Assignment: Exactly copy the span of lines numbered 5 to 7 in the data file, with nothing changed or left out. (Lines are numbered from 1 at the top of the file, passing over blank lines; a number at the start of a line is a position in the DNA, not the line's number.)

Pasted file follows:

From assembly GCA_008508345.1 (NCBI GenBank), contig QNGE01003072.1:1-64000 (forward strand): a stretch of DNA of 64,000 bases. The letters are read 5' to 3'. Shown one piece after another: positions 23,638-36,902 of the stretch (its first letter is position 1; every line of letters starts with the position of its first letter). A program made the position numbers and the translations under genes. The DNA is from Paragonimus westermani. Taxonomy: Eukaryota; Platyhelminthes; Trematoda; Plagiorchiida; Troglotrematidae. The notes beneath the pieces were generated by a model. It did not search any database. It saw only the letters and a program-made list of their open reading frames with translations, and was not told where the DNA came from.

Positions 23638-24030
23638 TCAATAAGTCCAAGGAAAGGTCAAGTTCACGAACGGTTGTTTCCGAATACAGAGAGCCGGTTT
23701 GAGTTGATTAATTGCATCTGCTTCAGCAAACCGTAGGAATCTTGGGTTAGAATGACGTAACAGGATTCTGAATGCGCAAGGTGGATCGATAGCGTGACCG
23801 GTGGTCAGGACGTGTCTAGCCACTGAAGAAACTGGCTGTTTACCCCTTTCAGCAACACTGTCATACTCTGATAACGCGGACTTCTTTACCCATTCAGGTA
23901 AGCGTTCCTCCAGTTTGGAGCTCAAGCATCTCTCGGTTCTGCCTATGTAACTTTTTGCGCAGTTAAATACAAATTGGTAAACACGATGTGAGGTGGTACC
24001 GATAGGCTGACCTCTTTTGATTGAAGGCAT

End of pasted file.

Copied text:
23801 GTGGTCAGGACGTGTCTAGCCACTGAAGAAACTGGCTGTTTACCCCTTTCAGCAACACTGTCATACTCTGATAACGCGGACTTCTTTACCCATTCAGGTA
23901 AGCGTTCCTCCAGTTTGGAGCTCAAGCATCTCTCGGTTCTGCCTATGTAACTTTTTGCGCAGTTAAATACAAATTGGTAAACACGATGTGAGGTGGTACC
24001 GATAGGCTGACCTCTTTTGATTGAAGGCAT